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      07-14-2017, 03:42 PM   #18
mkoesel
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Quote:
Originally Posted by jkoral View Post
Here's is one guy's summary (not mine):

"According to the Transport as a Service (TaaS) theorists, personally owned ICE cars will be largely obsolete by 2030. They expect sales of ICE cars to collapse in the mid 2020s as autonomous EV robotaxis take over most passenger miles, so that by 2030 only 5% of passenger miles will be in personally owned, human-driven vehicles. ICE usage will collapse not only due to its far greater expense per mile than EVs, but also because the service network (fuel stations, maintenance and equipment suppliers) supporting ICEs will collapse.

To emphasize: what TaaS theorists see is not that everyone replaces their ICE with an EV. Instead, we have a much smaller number of fleet-owned autonomous EV taxis that have far higher usage rates (in use 40-50% of the time as opposed to 5% in the case of personally owned ICE cars). These autonomous EVs will cost a fraction of the cost per mile of current vehicle costs, and will offer far greater convenience and safety. Their smaller numbers mean we can reclaim much of the massive acreage currently devoted to parking."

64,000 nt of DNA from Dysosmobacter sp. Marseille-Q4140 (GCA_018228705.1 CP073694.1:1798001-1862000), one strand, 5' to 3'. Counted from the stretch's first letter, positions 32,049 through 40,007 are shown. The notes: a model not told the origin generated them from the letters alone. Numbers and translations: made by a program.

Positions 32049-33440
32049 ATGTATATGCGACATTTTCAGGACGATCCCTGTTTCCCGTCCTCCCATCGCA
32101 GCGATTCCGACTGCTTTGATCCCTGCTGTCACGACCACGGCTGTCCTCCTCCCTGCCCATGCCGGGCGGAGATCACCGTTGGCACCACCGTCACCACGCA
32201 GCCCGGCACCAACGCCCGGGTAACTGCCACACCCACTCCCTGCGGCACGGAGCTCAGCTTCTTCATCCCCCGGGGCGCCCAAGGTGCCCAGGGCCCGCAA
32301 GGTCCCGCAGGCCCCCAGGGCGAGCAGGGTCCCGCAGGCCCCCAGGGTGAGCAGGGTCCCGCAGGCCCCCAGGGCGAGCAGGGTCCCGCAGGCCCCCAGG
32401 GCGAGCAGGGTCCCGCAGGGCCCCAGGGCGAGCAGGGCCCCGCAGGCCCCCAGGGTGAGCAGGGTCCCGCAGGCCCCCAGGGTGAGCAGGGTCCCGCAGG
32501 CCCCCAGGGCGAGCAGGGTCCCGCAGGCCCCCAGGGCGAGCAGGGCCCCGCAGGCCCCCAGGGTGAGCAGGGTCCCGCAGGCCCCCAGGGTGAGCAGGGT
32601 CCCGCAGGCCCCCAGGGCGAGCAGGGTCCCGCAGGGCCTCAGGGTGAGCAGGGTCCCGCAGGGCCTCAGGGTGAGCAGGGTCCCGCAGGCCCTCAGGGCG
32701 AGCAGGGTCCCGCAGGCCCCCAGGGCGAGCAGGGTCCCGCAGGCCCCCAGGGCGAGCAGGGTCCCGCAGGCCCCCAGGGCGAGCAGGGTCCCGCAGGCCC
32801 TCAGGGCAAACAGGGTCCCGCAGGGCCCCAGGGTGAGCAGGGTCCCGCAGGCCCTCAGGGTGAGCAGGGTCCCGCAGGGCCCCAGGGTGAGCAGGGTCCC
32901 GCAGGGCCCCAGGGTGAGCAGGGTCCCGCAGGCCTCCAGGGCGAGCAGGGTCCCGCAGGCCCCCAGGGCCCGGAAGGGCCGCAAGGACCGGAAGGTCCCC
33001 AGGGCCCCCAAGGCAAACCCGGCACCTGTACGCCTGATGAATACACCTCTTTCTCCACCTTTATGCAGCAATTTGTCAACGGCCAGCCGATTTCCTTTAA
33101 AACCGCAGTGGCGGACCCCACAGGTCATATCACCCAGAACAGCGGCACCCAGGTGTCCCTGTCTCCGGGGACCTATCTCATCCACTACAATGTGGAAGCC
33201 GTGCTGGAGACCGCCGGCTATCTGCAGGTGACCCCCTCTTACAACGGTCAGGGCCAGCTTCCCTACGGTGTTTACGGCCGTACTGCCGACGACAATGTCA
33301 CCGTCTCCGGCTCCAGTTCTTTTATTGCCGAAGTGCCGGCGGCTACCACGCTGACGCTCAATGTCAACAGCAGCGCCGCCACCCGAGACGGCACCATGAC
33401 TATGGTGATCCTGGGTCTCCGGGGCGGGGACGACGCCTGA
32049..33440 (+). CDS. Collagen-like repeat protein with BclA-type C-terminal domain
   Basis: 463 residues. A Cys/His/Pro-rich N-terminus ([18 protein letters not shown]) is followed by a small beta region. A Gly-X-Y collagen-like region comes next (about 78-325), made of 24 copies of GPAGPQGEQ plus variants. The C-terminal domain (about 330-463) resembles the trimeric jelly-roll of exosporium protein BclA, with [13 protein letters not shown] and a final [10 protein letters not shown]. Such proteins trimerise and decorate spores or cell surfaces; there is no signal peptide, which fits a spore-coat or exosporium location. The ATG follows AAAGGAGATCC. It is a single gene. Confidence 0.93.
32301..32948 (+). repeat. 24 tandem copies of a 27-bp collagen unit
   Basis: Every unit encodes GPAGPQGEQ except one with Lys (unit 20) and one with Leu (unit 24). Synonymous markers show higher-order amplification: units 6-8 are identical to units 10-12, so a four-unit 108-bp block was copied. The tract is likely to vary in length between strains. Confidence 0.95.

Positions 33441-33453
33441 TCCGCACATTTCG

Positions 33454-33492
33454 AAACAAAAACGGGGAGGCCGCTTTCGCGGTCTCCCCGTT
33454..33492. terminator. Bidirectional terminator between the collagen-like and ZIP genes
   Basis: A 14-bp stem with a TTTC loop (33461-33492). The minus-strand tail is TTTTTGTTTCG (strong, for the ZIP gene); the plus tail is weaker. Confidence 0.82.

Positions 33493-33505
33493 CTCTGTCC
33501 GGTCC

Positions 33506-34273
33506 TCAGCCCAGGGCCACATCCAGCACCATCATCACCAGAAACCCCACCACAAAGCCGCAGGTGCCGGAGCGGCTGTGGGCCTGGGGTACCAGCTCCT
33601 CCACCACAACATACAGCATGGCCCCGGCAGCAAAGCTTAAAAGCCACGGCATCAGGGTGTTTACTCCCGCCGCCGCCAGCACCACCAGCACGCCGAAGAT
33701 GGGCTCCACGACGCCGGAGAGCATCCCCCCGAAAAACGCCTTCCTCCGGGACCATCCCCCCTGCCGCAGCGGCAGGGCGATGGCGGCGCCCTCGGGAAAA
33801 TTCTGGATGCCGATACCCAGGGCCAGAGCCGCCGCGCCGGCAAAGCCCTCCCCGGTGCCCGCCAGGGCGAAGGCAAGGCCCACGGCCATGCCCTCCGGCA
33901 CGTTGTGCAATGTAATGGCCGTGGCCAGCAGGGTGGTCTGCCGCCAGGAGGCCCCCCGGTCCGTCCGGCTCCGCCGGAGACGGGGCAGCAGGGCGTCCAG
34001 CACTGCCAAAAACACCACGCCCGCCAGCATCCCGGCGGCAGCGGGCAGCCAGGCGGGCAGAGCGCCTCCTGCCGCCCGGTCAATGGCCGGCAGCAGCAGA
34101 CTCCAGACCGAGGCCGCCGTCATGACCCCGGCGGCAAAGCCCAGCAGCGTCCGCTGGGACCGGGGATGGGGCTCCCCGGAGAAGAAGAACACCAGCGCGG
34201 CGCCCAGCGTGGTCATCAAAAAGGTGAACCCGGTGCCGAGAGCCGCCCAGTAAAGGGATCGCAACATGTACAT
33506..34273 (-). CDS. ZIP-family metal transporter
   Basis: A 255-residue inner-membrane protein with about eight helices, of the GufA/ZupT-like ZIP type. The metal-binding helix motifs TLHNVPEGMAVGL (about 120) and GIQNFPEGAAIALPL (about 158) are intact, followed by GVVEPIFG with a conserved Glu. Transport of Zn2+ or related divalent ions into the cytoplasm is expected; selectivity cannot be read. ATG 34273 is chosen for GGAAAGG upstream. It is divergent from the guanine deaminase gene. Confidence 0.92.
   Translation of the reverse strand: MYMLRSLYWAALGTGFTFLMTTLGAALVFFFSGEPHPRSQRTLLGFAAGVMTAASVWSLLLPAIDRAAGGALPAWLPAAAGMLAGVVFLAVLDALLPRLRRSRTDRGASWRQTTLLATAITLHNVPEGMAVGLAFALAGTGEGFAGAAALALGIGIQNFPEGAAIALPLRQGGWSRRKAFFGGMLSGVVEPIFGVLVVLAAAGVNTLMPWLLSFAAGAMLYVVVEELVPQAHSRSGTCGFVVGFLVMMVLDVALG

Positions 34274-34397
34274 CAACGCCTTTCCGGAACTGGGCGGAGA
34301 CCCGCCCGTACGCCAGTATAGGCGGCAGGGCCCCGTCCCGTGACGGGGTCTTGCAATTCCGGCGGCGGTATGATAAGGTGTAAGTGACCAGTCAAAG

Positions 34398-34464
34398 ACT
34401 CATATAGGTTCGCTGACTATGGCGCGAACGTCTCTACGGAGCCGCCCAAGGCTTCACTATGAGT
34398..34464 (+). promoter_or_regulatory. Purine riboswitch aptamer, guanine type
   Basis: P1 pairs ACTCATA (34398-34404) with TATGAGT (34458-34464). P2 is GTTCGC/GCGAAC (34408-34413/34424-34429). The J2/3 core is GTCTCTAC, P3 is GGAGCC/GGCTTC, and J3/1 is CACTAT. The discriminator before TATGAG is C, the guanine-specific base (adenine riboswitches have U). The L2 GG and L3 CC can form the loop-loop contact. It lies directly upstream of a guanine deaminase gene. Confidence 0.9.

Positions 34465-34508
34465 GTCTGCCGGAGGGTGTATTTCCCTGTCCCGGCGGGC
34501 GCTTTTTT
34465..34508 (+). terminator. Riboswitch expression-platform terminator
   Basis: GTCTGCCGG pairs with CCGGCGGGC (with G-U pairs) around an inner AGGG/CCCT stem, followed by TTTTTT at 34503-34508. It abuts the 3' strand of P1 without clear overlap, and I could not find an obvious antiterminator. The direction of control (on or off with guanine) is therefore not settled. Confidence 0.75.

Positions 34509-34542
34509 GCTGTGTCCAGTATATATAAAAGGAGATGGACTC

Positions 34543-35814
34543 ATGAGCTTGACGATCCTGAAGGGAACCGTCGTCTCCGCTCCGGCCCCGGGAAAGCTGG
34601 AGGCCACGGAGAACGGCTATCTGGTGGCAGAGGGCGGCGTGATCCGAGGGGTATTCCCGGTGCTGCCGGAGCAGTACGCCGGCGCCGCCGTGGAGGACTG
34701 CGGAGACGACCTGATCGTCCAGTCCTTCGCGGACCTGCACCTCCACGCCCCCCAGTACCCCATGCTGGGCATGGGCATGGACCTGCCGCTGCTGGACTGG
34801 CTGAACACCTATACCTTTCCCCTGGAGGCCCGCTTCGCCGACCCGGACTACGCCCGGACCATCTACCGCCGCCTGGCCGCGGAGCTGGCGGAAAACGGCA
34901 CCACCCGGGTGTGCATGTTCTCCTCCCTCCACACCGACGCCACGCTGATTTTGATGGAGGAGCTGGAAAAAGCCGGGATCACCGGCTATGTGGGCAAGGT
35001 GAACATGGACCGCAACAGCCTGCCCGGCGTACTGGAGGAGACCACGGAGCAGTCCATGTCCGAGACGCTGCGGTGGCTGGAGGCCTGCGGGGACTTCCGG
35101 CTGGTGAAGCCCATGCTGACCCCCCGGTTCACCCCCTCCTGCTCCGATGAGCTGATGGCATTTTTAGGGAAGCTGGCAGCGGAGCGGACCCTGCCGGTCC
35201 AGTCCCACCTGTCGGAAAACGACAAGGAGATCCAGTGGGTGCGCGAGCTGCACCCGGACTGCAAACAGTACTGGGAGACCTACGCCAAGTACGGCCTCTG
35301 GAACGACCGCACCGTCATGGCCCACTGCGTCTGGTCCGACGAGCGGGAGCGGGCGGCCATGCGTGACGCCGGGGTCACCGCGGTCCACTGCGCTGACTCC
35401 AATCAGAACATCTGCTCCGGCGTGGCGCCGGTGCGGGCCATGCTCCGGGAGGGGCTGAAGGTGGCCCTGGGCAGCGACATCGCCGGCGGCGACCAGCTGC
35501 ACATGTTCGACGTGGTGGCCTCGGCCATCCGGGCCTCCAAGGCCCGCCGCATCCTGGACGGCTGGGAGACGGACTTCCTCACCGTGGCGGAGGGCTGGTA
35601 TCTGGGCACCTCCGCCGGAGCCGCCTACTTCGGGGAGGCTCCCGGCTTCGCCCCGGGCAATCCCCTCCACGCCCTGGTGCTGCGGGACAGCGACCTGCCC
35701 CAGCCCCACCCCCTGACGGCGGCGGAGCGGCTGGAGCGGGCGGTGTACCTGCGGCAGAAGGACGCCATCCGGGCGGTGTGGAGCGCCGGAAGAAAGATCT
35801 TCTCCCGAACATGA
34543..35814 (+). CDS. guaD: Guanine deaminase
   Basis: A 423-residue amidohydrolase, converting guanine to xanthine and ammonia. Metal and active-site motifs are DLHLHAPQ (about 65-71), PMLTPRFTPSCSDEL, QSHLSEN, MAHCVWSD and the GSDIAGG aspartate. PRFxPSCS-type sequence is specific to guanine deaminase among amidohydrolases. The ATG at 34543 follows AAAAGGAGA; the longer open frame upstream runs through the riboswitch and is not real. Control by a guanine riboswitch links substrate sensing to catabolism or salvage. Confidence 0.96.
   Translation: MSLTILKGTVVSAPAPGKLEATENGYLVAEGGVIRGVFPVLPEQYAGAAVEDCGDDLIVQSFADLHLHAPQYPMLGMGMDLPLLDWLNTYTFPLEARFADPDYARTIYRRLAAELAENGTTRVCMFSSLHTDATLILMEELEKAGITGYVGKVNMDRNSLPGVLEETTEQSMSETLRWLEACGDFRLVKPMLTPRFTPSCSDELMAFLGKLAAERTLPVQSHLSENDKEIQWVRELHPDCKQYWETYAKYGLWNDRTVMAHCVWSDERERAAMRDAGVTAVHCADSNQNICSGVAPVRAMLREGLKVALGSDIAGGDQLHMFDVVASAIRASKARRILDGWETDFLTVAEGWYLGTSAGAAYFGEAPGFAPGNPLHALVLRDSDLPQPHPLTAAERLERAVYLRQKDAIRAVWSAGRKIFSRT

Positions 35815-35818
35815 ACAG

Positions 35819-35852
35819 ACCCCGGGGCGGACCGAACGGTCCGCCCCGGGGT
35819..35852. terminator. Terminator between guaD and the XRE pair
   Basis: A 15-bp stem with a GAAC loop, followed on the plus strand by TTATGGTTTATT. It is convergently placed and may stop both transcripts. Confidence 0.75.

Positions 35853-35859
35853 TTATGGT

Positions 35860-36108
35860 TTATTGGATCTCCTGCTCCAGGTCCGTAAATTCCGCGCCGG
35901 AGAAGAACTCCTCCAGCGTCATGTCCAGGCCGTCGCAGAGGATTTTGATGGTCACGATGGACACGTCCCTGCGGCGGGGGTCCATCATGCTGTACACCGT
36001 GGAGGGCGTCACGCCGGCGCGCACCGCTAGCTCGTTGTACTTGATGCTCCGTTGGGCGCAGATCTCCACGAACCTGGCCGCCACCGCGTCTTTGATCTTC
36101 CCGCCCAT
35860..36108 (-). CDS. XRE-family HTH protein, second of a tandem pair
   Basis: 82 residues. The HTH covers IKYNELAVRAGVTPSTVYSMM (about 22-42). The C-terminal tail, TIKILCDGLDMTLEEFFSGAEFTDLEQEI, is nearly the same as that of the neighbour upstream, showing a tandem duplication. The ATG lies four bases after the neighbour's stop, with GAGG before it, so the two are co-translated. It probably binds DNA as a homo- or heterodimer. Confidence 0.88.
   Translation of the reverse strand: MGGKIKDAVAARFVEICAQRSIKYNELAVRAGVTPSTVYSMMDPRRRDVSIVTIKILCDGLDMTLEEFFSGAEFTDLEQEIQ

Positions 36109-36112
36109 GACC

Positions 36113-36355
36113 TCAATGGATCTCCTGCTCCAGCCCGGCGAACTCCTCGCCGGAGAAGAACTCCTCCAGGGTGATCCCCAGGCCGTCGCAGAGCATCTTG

I see the word "collapse" used repeatedly in his summary.

Why is it that people actually believe that everything is going to happen on such a frenzied timeline that automakers will be caught completely and hopelessly off guard?

If this collapse is really happening in the mid 2020's, that means that most vehicles being designed today for introduction by the early 2020's won't even last through their normal product cycle. Come on now. The automotive and transportation sector isn't heading into this with blinders on, marching the industry into a proverbial ICE wall. They aren't designing products which have no hope of economic viability just a few short years after their release. Certainly not every product performs as hoped, so sure, maybe some will not be profitable - but that's par for the course. The conspiracy theorists would have us believe that every last conventional vehicle in the pipeline today is doomed. It's complete and utter nonsense.

We all know *what* is happening and what is coming. Or we have a pretty good idea - those of use willing to be honest with ourselves do, anyway. But if we are going to have a meaningful conversation about *when* its coming, we have to at least be reasonable enough to come up with a timeline based on plausible evolutionary steps. Because at the end of the day, governments can't just snap their fingers and say "Ok guys, you have to build only EVs starting... wait for it... NOW!". It all has to happen in a controlled fashion, and like most other paradigm shifts, the forces pulling the strings and making things happen on either sides of the equation aren't just going to roll over and give in. Negotiating all of this is going to keep all parties busy for many years to come.
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